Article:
From the beginning of the Delano walkouts in 1965, Cesar knew he couldn’t win with strikes alone. Growers controlled the courts, law enforcement, and all of rural California’s social, political, and economic institutions. So he transferred the scene of battle from the fields–where the odds were stacked against farm workers–to the cities. There Cesar constructed a grand alliance of students plus union, civil rights, and faith activists, and millions of consumers. They rallied to La Causa by boycotting grapes and other products.
Hundreds of grape strikers and UFW staff fanned out to cities across North America. Tens of thousands of supporters picketed supermarkets. Millions of consumers boycotted grapes, finally forcing most table-grape growers to sign their first union contracts in 1970. Cesar had great faith that people who spoke different languages and led different lives would do what was right for farm workers if given the chance. The triumph in the grapes firmly established the UFW as the country’s first successful farm workers union. A 1975 nationwide Louis Harris survey showed that seventeen million American adults were boycotting grapes during a second grape boycott. Cesar called the American people “our court of last resort,” and they were.
Third was what he called volunteerism. Cesar used to distinguish between being a service and being a servant. Many decent people perform regular acts of charity or kindness. But only a few dedicate themselves totally to helping others.
So Cesar, along with most everyone who worked for the movement, survived on subsistence pay and, during the 1960s grape strike, donated food and clothing. We all received five dollars a week plus room and board; in the later 1970s this doubled, to ten dollars a week. No one went hungry, and gas, auto repairs, and in some cases minimal bills such as car payments were covered. But no one had any money.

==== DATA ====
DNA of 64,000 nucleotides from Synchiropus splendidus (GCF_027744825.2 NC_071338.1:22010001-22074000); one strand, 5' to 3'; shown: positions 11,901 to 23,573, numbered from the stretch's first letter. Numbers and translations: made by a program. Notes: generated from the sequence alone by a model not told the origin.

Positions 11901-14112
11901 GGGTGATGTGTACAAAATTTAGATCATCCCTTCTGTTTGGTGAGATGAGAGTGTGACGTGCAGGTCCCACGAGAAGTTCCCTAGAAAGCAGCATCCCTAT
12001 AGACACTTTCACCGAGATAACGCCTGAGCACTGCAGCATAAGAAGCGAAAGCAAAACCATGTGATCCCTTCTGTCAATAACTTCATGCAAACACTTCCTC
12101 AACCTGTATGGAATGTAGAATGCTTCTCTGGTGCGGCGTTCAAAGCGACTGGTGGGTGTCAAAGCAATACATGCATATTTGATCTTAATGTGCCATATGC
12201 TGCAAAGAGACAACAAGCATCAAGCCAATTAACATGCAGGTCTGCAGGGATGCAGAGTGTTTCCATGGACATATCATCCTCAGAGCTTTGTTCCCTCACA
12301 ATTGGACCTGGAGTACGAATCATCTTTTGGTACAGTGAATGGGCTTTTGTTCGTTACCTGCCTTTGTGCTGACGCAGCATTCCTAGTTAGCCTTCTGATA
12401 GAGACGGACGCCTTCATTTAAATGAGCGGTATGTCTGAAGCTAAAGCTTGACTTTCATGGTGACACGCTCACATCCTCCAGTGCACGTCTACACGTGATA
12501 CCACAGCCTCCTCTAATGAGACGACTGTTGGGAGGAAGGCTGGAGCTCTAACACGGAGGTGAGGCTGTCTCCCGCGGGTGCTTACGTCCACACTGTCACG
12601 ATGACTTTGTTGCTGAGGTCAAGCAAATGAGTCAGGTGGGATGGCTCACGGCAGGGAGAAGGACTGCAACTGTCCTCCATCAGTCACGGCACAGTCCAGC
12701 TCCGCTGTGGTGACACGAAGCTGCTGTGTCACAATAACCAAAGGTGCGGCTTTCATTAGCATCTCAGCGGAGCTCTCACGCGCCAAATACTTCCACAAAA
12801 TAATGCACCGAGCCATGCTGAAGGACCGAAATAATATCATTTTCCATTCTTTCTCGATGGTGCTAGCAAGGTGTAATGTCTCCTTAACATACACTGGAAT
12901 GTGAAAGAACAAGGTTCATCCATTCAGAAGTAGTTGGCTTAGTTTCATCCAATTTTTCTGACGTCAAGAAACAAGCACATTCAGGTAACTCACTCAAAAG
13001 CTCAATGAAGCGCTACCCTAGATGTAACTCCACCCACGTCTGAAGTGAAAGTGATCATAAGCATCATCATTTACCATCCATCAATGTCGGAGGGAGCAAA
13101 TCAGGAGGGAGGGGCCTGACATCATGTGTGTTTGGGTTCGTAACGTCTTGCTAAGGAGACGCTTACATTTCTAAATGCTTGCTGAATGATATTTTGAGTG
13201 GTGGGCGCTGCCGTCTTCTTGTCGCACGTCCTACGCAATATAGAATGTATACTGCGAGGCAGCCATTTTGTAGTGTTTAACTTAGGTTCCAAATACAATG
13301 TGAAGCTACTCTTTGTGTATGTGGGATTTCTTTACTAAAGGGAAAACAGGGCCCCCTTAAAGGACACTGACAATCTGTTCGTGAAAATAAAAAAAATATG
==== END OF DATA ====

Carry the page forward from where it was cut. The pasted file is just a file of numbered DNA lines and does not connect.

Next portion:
Cesar’s philosophy was that you couldn’t organize the poor unless you were willing to share their plight. One of the benefits of that philosophy appeared in 1973, when all but one of the hard-won UFW table-grape contracts signed in 1970 expired and growers turned them over to the Teamsters Union without any elections, sparking a mass strike by grape workers. The UFW was wiped out–on paper–as union contracts expired and union dues dried up. Any other union, deprived of revenue and unable to pay staff, would have folded. But no one quit working for the UFW because they were not paid. The union survived and made up for loss of dues money with mostly small donations from supporters, which still help sustain it.
The fourth innovation might have been most important. Preparing to create the UFW in 1962, Cesar, Dolores Huerta, Gilbert Padilla, and the other early organizers had a unique vision of what a union could be. From studying why previous organizing endeavors had failed, they were persuaded that things had to be done differently.
Cesar recognized that workers are not just workers. Only a union could remedy the economic abuses that they endured at work. But he was convinced that it would take more than a union to overcome the exploitation and prejudice that farm workers confronted in the community; it would take a movement. […]
In an era when so few people in public life seem willing to risk their livelihoods, much less their lives, on principle, the life of Cesar Chavez stands out with even greater moral purpose. […]